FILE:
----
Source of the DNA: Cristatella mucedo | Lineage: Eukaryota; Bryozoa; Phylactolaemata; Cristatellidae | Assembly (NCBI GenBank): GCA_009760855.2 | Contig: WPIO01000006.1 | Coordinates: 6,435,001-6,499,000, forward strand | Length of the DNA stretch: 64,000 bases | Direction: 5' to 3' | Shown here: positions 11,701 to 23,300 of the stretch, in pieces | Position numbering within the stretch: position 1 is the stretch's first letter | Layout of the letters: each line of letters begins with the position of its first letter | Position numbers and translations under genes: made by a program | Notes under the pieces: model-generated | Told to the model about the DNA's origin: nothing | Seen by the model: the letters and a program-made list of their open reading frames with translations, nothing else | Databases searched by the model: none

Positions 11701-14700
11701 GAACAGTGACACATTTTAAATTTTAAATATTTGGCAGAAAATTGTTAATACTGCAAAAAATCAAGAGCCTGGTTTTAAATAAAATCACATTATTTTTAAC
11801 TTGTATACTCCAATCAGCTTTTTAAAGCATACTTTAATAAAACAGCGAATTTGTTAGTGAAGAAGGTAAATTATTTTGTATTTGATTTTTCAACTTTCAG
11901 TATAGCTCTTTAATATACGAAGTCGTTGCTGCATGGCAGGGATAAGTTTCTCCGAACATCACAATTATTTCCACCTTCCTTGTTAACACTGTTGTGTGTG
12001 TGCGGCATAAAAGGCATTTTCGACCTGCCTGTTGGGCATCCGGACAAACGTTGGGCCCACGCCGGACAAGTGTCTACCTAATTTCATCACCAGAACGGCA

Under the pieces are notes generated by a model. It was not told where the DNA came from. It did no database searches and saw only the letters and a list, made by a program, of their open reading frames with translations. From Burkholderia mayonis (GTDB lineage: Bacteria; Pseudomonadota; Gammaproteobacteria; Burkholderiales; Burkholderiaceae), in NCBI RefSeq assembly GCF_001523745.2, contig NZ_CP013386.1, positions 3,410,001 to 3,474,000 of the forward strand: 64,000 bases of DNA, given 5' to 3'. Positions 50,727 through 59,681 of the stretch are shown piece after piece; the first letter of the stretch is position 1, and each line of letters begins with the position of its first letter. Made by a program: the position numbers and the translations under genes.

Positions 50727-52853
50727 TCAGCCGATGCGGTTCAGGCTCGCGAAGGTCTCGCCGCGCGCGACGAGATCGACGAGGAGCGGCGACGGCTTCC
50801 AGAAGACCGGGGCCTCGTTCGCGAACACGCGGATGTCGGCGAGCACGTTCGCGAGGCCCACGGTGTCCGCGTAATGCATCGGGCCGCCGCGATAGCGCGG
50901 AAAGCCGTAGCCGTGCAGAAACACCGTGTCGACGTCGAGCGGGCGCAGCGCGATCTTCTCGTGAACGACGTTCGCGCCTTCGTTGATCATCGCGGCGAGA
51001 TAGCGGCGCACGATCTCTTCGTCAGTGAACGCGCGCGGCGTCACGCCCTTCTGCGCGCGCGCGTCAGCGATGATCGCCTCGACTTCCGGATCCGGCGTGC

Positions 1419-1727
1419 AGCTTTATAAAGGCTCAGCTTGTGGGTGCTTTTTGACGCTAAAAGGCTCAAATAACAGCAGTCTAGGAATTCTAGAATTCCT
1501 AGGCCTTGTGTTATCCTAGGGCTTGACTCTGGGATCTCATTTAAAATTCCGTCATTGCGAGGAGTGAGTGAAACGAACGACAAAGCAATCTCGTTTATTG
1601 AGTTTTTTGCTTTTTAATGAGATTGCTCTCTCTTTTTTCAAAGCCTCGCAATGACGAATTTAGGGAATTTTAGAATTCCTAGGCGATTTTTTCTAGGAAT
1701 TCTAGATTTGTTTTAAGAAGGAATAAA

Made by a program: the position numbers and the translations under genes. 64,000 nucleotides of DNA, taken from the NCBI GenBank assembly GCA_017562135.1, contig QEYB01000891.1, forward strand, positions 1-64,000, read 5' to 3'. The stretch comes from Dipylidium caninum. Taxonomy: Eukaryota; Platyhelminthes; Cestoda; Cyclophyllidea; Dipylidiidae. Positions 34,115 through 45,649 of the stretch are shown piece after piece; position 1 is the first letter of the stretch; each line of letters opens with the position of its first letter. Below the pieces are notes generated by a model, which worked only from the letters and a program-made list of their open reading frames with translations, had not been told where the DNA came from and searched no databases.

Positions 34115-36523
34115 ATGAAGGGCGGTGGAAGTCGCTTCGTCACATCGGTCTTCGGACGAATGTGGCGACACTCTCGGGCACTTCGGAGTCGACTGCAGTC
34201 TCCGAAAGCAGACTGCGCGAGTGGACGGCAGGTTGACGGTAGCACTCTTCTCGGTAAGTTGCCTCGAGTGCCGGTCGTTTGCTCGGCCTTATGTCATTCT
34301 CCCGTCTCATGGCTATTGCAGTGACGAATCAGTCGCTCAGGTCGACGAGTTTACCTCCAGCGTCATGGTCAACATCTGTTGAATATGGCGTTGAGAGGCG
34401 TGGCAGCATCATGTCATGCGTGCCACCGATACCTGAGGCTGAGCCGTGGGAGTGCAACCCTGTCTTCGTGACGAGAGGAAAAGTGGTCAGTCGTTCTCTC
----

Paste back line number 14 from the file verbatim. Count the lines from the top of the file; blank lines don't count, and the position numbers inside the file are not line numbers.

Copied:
1419 AGCTTTATAAAGGCTCAGCTTGTGGGTGCTTTTTGACGCTAAAAGGCTCAAATAACAGCAGTCTAGGAATTCTAGAATTCCT